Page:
Modern Retro – Nintendo Wii

The Classic Controller is the highlight of the Wii’s retro gaming experience as it dramatically increases the old school feel of games. Add to that the Wii’s classic games compilations, the Wii’s ability to play the Gamecube library and the Wii Virtual Console and you’ll find the Wii is a major player in retro goodness. But there are disappointments as well. Some games that would benefit from the Classic Controller are incompatible. And, sadly but understandably, Nintendo no longer allows downloading from its massive Wii Virtual Console library.

Classic Controller compatible Wii games I own:

Baroque, Final Fantasy Fables: Chocobo’s Dungeon, Kirby’s Dream Collection: Special Edition, The Last Story, Mario Kart Wii, Namco Museum Remix, SNK Arcade Classics Vol. 1, Tournament of Legends

Wii games I own that I wish were compatible:

Alien Syndrome, Fantastic Four: Rise of the Silver Surfer, MadWorld, Marvel Ultimate Alliance, Sin & Punishment: Star Successor

Ranked – Videogame

In Alphabetical Order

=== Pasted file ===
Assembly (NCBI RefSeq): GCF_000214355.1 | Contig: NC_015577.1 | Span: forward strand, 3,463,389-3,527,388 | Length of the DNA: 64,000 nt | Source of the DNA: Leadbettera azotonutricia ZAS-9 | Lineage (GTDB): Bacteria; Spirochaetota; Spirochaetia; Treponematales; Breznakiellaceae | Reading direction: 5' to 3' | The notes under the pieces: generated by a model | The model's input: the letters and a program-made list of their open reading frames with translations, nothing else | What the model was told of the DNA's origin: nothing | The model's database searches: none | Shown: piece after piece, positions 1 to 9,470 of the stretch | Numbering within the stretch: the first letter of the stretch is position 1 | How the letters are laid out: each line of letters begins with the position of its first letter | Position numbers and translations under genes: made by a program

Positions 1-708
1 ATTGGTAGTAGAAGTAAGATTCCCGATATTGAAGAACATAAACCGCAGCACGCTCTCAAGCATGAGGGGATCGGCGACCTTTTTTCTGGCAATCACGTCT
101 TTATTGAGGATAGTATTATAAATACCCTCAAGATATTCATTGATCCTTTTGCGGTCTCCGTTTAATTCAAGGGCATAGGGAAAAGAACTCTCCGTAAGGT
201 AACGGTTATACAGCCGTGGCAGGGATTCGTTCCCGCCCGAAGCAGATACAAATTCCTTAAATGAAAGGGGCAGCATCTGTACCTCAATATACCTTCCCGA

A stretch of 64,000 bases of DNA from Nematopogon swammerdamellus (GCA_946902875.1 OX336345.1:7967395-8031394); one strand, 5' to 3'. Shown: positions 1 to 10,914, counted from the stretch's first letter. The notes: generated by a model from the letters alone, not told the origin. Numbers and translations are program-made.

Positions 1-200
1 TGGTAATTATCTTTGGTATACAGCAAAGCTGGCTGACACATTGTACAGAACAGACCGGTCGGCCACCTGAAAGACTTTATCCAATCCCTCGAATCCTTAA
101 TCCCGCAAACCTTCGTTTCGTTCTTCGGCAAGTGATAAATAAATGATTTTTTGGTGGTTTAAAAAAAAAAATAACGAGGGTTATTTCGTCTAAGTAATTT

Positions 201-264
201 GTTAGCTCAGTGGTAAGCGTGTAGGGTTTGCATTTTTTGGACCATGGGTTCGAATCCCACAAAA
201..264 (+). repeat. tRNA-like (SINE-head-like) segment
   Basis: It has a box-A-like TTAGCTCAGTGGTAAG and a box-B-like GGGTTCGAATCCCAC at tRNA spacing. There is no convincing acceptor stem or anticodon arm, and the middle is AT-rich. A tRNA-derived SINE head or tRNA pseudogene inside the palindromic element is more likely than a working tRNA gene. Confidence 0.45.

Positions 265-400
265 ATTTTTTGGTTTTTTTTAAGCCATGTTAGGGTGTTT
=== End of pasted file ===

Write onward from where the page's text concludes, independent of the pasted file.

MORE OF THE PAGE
1942 (NES, 1986) This vertically scrolling shooter from CAPCOM is a port of the arcade game by the same name in which you fly a WWII fighter plane through waves of enemy planes. It’s a top down view 2D game though some 3D movements are simulated. This NES port has levels similar to the original but the port has a slower game speed, thus its levels are more survivable. 1942 always feels consistently structured, even when new enemy plane types are introduced. Before long you will smoothly dodge and effortlessly destroy your enemies. However, the game flow is not infallible. Shots fired at you and some enemy planes are difficult to see when flying over land. There are not many types of power-ups, but they hold enough interest and value to risk a plane/life going after them. The ability to “continue” gameplay after death is unlimited (no quarters required) and allows you to get further in the game without having to start again from the first level. Complete the game because you enjoy it, not to view the ending screen. Or you will be disappointed. Smooth, often seamless, arcade shooter. Score: 778 [Posted 12/1/19]